This week on From Idea to Done Josh and Erick talk about Fundraise Awesomer, a book written by the local ball of energy, Patrick Kirby. While the book is written with non-profits in mind, those in sales can utilize many of the great tips in it.
J/E: Hey Everyone, I’m Josh and I’m Erick
E: Today’s Idea is workweek organization. We’re going to base this off of our crazy friend Patrick Kirby. He has written a book called Fundraise Awesomer. I know the book is kind of directed to people in the nonprofit sphere. I wanted to review it from the perspective of a sales and marketing person.
J: Patrick is a delightful human being. Even on my most positive and excited moments I run about 20% of his baseline of energy.
E: One thing I have learned over my years in sales is people who are great at nonprofits are really good to associate with. You will learn really applicable things to do for your business. Realistically sales is fundraising. Give or take a really little bit, we are all asking for money. I would buy basically anything from Patrick. That made this book worth a read.
J: Tell me some of the takeaways from the book
E: One of the biggest takeaways is planning. Disgusting planning and routine. As a pretty high energy person myself, I have been saying for the past couple of years now, focus the laser. The book says
Mondays are for planning, Tuesdays are for doing, Wednesdays are for documenting, Thursdays are for celebrating, Fridays are for appreciating
This isn’t 100% of what I have implemented into my week, but I have taken some nuggets and applied them to my week.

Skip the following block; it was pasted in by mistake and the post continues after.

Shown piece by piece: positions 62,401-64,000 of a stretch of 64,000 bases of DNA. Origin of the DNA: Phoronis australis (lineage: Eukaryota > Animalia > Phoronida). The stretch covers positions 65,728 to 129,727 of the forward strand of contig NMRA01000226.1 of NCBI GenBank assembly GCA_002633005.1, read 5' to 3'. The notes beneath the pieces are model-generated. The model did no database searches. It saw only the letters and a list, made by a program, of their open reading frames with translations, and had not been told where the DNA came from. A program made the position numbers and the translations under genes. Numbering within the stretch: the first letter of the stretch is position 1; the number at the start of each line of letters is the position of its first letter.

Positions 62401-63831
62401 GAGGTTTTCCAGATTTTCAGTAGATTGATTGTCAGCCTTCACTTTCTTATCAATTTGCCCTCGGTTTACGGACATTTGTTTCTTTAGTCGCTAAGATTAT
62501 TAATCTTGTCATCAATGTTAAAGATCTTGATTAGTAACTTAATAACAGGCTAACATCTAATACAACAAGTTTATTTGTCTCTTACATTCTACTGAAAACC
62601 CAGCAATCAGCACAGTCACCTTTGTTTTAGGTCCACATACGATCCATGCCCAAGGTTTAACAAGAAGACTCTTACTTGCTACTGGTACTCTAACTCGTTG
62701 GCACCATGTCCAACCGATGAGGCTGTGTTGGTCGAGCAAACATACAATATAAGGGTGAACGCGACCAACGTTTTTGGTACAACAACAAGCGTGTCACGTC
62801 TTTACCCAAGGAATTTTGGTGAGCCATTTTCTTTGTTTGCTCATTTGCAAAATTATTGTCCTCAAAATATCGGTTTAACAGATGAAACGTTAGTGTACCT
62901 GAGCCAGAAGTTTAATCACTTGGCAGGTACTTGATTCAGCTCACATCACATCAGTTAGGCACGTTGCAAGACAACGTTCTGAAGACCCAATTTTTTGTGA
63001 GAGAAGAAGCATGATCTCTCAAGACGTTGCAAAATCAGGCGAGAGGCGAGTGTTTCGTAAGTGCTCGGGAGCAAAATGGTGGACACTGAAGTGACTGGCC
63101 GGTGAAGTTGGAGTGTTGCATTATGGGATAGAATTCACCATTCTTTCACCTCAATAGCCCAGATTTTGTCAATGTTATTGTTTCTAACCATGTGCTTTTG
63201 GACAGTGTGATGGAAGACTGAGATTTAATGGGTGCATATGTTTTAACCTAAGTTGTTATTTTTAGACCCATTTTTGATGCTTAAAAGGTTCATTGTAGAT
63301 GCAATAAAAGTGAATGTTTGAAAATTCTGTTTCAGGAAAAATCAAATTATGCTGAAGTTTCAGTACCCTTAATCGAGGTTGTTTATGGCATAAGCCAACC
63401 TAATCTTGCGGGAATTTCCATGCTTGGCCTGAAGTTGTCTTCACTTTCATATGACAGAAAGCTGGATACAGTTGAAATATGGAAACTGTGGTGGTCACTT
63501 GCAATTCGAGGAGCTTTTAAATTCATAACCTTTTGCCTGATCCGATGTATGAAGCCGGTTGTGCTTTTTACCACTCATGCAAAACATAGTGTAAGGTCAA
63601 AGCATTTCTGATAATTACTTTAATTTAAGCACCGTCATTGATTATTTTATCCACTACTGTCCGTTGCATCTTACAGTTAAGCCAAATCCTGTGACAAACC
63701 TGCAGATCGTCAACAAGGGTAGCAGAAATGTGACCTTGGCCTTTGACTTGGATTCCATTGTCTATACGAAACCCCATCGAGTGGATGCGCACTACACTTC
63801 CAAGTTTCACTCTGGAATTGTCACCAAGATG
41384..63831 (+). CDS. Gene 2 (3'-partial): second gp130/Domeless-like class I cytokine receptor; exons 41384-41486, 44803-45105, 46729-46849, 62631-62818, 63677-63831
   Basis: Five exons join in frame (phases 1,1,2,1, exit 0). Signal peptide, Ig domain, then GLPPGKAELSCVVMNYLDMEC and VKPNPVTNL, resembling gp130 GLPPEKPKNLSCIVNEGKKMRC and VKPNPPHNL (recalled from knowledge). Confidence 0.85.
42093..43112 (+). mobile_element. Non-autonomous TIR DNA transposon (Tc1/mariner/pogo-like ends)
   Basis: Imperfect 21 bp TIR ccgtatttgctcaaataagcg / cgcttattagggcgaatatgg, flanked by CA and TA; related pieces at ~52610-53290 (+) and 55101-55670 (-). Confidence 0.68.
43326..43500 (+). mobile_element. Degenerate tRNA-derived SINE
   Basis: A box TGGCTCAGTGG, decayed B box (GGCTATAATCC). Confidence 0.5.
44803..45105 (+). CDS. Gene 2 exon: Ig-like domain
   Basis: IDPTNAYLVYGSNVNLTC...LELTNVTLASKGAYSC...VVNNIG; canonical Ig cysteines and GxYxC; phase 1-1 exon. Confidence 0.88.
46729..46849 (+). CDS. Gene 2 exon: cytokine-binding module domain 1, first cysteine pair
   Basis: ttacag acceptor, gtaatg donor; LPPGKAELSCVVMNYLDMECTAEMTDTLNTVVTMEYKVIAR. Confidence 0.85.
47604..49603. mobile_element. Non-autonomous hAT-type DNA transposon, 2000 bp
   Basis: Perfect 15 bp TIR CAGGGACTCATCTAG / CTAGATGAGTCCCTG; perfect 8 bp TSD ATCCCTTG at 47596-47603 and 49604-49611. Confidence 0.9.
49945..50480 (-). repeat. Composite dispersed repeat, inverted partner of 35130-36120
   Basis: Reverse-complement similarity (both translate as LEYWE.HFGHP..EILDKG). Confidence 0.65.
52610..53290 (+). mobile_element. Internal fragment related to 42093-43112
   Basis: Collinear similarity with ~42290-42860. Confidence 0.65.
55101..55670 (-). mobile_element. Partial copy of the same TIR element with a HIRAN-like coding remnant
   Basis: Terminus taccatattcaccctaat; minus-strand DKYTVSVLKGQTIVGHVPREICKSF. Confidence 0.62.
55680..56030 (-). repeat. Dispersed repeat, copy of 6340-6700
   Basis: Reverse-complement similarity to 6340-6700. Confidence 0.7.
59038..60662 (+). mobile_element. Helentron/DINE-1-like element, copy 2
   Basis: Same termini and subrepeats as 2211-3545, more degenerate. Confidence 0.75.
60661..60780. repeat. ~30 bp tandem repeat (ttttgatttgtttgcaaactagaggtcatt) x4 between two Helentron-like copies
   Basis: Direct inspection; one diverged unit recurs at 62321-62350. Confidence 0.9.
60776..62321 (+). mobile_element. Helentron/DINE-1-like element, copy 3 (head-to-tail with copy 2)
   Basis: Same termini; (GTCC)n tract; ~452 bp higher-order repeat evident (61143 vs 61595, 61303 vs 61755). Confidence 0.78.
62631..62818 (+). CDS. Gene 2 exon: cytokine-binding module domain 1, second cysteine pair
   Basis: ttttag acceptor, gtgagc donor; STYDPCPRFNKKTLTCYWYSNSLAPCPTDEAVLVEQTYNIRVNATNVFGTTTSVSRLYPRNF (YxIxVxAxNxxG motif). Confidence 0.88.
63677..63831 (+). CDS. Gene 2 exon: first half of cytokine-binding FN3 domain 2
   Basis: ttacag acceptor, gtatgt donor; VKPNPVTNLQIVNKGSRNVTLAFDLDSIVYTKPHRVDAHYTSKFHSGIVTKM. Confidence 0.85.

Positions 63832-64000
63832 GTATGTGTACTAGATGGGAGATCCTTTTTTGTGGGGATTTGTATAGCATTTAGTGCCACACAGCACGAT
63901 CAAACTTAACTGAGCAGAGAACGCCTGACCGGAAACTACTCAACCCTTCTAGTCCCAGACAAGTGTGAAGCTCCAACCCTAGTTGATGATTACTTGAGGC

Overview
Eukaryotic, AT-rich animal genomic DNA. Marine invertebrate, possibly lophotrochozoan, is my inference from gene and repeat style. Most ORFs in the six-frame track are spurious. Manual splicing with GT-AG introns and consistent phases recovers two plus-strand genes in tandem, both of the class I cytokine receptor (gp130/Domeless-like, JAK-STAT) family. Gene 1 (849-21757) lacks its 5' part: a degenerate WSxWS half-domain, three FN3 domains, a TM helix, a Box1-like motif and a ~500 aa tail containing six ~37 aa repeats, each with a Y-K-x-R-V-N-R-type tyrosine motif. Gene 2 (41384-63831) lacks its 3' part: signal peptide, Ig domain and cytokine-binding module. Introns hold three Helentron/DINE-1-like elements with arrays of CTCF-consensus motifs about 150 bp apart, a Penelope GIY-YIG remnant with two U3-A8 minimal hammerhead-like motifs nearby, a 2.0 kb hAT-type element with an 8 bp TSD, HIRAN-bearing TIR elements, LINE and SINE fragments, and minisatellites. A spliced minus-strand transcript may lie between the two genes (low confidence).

J: I think it is good to silo your activity around energy levels. I try not to have sales meetings on Friday’s as i’m pretty low energy. Another book I read called Fanatical Prospecting talks about protecting the golden hours. Basically don’t do email or social media during the time that you should be talking to leads.
E: For my rule I kept Monday’s are for planning. I don’t schedule anything Monday morning anymore. That gives me a chance to come in look at my week, and prep. My Tuesdays and Wednesdays are for doing. Coffee, lunch, networking events, etc. Thursdays and Fridays are for marketing. I implement gratitude, celebrations, into that. I write actual thank you cards and online reviews of area businesses I like. Friday before I leave. I review and document my week then give myself a grade.
J: What was your grade this week?
E: I have gotten C’s both weeks this year, mostly due to not going to the gym, and not getting these episodes recorded.
Organized action, planning, gratitude, celebrations, and tracking are at the stem of the best nonprofits I know, and at the same time the stem of all the best sales people I know.
J: It’s really easy to get busy being busy and not doing something that is most important. By being intentional with your week you have a better shot of getting through all the must do’s for the week.
E: One last little tip from the book I wanted to share was the quote, “You can’t ask anyone for a donation before you know the name of their dog.” This is true for asking for business too.
J:I think in our world we need to know what is important to the partners we are talking to. Some favor price, some just need to make sure they are heard, and others just want a final product and to tell them when you are done. Not a one sized solution thats for sure. So what was your big overall takeaway on the book from you?
E: Salespeople should implement practices used by great nonprofits. If someone is great in that world, they are doing it will less time and money than regular business. Learn from them.
J: Thank you for listening to this episode. If you know a startup that could use our random advice and thoughts have them subscribe and leave a review on iTunes.